I talked a little bit about tidy data my recent post about dplyr, but you should really go check out Hadley’s paper on the subject.

R expects inputs to data analysis procedures to be in a tidy format, but the model output objects that you get back aren’t always tidy. The reshape2, tidyr, and dplyr are meant to take data frames, munge them around, and return a data frame. David Robinson's broom package bridges this gap by taking un-tidy output from model objects, which are not data frames, and returning them in a tidy data frame format.

(From the documentation): if you performed a linear model on the built-in

`mtcars`

dataset and view the object directly, this is what you’d see:```
lmfit = lm(mpg ~ wt, mtcars)
lmfit
```

```
Call:
lm(formula = mpg ~ wt, data = mtcars)
Coefficients:
(Intercept) wt
37.285 -5.344
```

```
summary(lmfit)
```

```
Call:
lm(formula = mpg ~ wt, data = mtcars)
Residuals:
Min 1Q Median 3Q Max
-4.543 -2.365 -0.125 1.410 6.873
Coefficients:
Estimate Std. Error t value Pr(>|t|)
(Intercept) 37.285 1.878 19.86 < 2e-16 ***
wt -5.344 0.559 -9.56 1.3e-10 ***
---
Signif. codes: 0 '***' 0.001 '**' 0.01 '*' 0.05 '.' 0.1 ' ' 1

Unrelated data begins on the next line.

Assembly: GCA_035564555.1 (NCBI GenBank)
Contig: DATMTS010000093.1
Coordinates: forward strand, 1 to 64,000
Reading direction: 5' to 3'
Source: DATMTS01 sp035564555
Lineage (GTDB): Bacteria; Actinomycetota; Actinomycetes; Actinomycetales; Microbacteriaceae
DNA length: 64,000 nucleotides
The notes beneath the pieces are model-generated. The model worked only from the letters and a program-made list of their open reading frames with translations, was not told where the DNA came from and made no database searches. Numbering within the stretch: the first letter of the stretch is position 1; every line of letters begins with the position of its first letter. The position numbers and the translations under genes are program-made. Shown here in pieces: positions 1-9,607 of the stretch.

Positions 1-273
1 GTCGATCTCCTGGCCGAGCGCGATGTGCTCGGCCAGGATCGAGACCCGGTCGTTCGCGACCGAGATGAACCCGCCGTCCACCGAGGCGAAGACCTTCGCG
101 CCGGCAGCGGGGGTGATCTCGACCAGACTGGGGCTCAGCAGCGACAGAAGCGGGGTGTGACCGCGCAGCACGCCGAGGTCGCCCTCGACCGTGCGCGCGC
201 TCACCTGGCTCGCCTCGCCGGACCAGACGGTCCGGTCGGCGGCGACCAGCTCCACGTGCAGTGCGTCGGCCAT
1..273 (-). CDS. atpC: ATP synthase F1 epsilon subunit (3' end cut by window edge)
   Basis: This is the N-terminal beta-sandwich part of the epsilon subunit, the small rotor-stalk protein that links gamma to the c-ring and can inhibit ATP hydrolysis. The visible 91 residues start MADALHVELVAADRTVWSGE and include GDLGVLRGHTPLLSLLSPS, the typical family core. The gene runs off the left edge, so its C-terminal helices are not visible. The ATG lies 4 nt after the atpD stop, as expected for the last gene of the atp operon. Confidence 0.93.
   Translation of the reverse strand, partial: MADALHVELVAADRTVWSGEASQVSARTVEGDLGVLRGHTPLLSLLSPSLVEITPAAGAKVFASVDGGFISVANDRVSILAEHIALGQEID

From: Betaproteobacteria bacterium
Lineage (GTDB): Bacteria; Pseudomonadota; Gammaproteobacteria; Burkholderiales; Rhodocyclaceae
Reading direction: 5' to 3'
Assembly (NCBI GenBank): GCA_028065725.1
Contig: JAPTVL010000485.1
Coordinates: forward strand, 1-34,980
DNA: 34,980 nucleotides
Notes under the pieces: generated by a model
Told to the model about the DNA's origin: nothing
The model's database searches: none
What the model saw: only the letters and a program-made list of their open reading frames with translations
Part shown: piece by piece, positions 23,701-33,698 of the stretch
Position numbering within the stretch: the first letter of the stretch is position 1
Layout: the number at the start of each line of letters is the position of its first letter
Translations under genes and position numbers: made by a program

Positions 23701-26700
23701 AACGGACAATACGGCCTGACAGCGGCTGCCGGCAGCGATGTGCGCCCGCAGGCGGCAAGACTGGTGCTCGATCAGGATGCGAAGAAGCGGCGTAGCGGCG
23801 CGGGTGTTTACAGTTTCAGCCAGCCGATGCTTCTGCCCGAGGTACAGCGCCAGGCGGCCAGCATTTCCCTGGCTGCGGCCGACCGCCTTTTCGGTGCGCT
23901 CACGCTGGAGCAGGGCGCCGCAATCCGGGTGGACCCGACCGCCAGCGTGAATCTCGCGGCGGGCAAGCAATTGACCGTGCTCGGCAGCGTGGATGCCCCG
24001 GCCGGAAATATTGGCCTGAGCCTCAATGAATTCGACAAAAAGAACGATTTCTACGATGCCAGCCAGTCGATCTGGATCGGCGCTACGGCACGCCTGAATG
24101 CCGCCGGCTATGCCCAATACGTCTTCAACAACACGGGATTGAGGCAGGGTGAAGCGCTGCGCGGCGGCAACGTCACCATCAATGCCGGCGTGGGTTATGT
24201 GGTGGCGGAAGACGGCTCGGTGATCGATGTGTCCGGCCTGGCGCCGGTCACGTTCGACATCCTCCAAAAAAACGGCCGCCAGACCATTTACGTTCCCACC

Residual standard error: 3.05 on 30 degrees of freedom
Multiple R-squared: 0.753, Adjusted R-squared: 0.745
F-statistic: 91.4 on 1 and 30 DF, p-value: 1.29e-10
```

If you’re just trying to read it this is good enough, but if you’re doing other follow-up analysis or visualization, you end up hacking around with

`str()`

and pulling out coefficients using indices, and everything gets ugly quick.
But the

`tidy`

function in the broom package run on the fit object probably gives you what you were looking for in a tidy data frame:```
tidy(lmfit)
```

```
term estimate stderror statistic p.value
1 (Intercept) 37.285 1.8776 19.858 8.242e-19
2 wt -5.344 0.5591 -9.559 1.294e-10
```

The

`tidy()`

function also works on other types of model objects, like those produced by `glm()`

and `nls()`

, as well as popular built-in hypothesis testing tools like `t.test()`

, `cor.test()`

, or `wilcox.test()`

.
View the README on the GitHub page, or install the package and run the vignette to see more examples and conventions.